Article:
Taliban Threats Can Never Undermine Afghan’s Decision To Vote

Wednesday, April 02, 2014
Kabul (BNA) Majority of the people of Afghanistan by receiving the voting cards want to confront the Taliban and their collaborators through a democratic process.
The recent attacks of Taliban and other terrorist organizations haven’t demoralized the Afghan people sprit to boycott the elections. People are now more energetic and their commitments have further nourished to vote in the election and mark the destiny of their motherland.
Only four days have remained to the timeline for holding of presidential and provincial councils’ elections and the people are more enthusiastic to commute to the polling booths and vote.
Mass crowds of Kabul residents this week have waited hours to register their name for voting in Saturday’s election, but long lines have not done much hinder the spirits of potential voters who say participation in this year’s election is a way of opposing those who threaten their country’s wellbeing.
For the past few days Afghans have lined up long before registration centers open at 8AM in hopes of getting their cards quickly.
But the crowds have not let up as the days wear on, with long lines stretching out registration offices until closing time at 4PM.
The large turnout at registration centers bodes well for participation in Saturday’s presidential and provincial councils elections, though it comes as somewhat of a surprise given the steady stream of militant attacks that have plagued Kabul over the past few days. For many Afghans, the uptick in violence seems to have had the opposite effects from that insurgents intended.
“These suicide bombings and explosions are by the enemies of Afghanistan, and registration to vote is a strong step against them,” said Arzo Hashemi, a Kabul resident in line to receive her voting card on Sunday.
“I am here to get my voting card and I am not afraid of anyone,” another Kabul resident named Zahra said.
People of all ages were waiting in line to register on Sunday.
Tela Begum and Seema were two elderly women who waited in the ling line for hours to get their voting cards.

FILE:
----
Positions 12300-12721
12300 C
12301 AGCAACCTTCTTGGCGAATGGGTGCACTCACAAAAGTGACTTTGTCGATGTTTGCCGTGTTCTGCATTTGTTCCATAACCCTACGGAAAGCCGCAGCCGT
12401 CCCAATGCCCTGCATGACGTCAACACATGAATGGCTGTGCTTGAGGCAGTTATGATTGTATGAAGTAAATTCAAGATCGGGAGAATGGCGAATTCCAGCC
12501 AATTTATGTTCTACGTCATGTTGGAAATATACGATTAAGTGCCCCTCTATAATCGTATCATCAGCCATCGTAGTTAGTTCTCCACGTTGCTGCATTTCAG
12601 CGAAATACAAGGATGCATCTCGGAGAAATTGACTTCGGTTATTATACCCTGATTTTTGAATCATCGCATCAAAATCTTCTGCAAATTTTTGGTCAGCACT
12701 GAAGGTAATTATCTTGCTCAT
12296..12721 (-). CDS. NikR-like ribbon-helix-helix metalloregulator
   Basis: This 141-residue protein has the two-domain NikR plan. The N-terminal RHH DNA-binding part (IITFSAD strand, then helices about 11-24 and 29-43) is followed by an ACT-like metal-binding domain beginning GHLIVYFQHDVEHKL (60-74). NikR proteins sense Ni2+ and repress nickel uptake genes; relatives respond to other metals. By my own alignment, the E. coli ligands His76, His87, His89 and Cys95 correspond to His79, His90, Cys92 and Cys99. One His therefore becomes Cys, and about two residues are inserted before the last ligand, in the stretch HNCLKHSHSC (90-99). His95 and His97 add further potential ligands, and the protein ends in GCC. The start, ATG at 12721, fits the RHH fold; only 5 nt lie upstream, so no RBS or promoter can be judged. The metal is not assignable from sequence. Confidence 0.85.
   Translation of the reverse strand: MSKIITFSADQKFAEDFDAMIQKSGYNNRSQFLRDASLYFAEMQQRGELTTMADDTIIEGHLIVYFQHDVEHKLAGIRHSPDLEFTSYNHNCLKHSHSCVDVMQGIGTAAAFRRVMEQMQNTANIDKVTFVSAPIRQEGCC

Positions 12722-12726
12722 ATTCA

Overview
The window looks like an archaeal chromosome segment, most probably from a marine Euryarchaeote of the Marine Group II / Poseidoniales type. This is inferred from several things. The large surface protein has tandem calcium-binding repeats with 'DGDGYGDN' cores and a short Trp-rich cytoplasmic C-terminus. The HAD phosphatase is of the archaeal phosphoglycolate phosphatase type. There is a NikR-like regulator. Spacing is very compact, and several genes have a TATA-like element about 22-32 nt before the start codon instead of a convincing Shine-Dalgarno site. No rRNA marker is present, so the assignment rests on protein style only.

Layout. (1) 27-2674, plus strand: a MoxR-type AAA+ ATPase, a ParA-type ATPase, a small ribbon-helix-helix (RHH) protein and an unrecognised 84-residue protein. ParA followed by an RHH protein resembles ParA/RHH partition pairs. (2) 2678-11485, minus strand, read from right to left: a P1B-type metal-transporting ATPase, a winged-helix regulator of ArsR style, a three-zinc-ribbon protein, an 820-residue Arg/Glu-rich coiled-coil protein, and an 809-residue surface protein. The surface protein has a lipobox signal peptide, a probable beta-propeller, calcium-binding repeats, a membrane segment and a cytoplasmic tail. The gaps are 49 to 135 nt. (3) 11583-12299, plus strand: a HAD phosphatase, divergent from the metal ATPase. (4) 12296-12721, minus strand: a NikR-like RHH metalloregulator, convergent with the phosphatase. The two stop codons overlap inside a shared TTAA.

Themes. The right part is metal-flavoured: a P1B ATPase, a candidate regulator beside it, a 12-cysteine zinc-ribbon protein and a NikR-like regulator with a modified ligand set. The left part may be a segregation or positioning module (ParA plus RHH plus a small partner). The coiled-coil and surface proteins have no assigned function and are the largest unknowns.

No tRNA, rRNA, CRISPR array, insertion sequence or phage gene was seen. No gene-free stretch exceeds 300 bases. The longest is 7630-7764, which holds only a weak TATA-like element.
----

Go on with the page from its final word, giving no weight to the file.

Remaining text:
Although they were decades older than many of the others in line, they felt they had an equal right and responsibility to help determine their country’s future.
The presidential vote on Saturday will mark Afghanistan’s first democratic transition of presidential power in history.
Kabul residents have asked the IEC to increase the number of registration centers to avoid long waiting times.
Currently there are 41 registration centers throughout the country that will be open until Wednesday. Each center has two stations- one for men and one for women.
Saturday’s election have got major significant to Afghanistan and world community to continue bilateral cooperation between Afghanistan and international community beyond 2014 when foreign forces set to evacuate the country after a decade long efforts against militancy and terrorism.
2014 elections will start a new chapter between Afghanistan and the world. International community has asked the government of Afghanistan to work hard and use all available sources to conduct the elections in free and fair manner.
Recently, the UN special representative to Afghanistan assured that there won’t be discontinuity to international financial assistance to Afghanistan post-2014 and asked the government to help the elections be conducted in transparent way.
Few months back a high ranking official from the UNAMA and UN Secretary General Special Envoy who also deals the UN cooperation to Afghanistan Nicolas Heism has was warned any fraud and illegitimacy in the polling could harm international cooperation of Afghanistan after 2014 and the UN assistance could be overshadowed which will leave damaging consequences on the county.
Elections are part of the important aspects of democracy and the democratic process which allow the general public to use their democratic rights and selected the leader of their country through a democratic process.

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